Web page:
• The SNP would be left to concentrate on their duties as the Scottish Government without interference from the Yes committee.
  • The First Minister and the Scottish Government could not be criticised for neglecting the “day job” and pursuing independence. That responsibility would lie with the Yes movement.
  • Any internal disputes within the SNP would then be seen as a party matter for them to resolve and would not reflect on the Yes movement.
  • Should at any point it be decided by the Yes committee that the correct course of action was to implement direct, non-violent, civil disobedience, then the SNP committee members on behalf of the SNP hierarchy could either abstain or vote against. If the vote was carried then the Scottish Government could publicly distance themselves from the action without preventing SNP members from taking part.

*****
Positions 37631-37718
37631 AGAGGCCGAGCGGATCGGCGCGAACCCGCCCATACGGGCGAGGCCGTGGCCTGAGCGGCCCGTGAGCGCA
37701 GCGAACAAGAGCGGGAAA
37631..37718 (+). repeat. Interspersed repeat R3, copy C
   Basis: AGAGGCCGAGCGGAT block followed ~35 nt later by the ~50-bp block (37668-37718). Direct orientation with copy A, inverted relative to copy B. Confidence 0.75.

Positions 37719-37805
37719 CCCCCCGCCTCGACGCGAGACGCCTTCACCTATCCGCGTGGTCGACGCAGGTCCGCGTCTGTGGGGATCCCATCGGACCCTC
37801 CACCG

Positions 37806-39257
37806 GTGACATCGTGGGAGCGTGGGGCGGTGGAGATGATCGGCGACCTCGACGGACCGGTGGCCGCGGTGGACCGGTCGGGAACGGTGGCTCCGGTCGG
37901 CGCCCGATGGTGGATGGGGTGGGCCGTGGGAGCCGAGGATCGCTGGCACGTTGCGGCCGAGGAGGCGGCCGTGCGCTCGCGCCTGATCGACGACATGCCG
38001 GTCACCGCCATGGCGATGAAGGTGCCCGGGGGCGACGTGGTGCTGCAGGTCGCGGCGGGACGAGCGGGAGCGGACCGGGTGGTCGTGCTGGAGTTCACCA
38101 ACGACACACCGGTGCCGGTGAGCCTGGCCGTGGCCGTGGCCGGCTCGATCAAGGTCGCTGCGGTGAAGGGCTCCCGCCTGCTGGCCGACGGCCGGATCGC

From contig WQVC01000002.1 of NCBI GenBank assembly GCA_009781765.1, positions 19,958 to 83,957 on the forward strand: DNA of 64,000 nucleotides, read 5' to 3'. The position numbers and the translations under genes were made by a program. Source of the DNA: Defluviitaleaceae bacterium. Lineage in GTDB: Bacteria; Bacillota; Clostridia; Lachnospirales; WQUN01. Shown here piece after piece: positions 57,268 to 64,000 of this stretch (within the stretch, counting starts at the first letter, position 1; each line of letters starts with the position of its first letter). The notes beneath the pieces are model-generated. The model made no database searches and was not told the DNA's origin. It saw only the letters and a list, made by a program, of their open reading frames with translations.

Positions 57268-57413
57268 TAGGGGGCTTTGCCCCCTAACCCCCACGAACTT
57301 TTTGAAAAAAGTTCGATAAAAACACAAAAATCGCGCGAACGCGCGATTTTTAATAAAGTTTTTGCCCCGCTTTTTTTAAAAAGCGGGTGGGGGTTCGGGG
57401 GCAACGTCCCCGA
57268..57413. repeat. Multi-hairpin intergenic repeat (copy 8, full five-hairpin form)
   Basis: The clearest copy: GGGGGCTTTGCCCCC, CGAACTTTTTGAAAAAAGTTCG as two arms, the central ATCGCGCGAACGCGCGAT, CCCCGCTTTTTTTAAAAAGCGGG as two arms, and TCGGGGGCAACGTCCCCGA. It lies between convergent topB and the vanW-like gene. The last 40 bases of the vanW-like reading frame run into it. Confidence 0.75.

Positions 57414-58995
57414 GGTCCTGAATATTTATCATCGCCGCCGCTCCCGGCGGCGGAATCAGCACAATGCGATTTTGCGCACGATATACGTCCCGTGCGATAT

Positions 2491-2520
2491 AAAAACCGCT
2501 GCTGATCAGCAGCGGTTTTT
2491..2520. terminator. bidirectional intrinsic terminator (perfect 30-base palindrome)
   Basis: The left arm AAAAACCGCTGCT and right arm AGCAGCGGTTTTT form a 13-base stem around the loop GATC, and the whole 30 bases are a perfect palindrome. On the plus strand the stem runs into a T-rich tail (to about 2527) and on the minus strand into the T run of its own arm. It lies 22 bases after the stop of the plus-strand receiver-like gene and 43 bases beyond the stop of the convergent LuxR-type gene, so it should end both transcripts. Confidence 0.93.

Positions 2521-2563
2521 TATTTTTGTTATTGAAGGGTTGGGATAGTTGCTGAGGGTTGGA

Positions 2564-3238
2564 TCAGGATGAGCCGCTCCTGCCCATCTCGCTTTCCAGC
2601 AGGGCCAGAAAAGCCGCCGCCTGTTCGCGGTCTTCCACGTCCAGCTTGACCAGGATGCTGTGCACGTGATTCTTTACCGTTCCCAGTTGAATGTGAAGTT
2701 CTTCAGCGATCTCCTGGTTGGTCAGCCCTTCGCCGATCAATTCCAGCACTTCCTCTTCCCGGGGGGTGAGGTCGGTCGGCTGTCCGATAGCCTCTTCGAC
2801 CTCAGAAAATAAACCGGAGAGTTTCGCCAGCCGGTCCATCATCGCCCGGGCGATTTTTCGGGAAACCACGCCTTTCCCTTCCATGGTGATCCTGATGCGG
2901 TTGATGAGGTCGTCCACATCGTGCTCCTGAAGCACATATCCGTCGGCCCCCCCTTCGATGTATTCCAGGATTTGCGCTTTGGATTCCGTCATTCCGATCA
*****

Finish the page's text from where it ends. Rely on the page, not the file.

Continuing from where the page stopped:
The reason I am proposing this is because I believe it presents a wonderful opportunity to engage with every sector and every faction of the Yes movement, encompassing everyone from the left to the right of the movement. It could breathe new life into the cause for independence and would allow us to engage with the entire Scottish population. However, we need to demonstrate real passion and determination.

There have been many attempts over the last few years to dumb down the natural passion of the independence movement. If we can’t exude passion about the goal that many of us have been totally committed to for a very long time, then we cannot expect those who are as yet uncommitted to show enthusiasm for constitutional change.

I perhaps shouldn’t admit this but my one of my favourite films ever is Serendipity – a romantic comedy starring Kate Beckinsale and Jon Cusack.

The Jon Cusack character’s best friend is an obituary writer for the New York Times.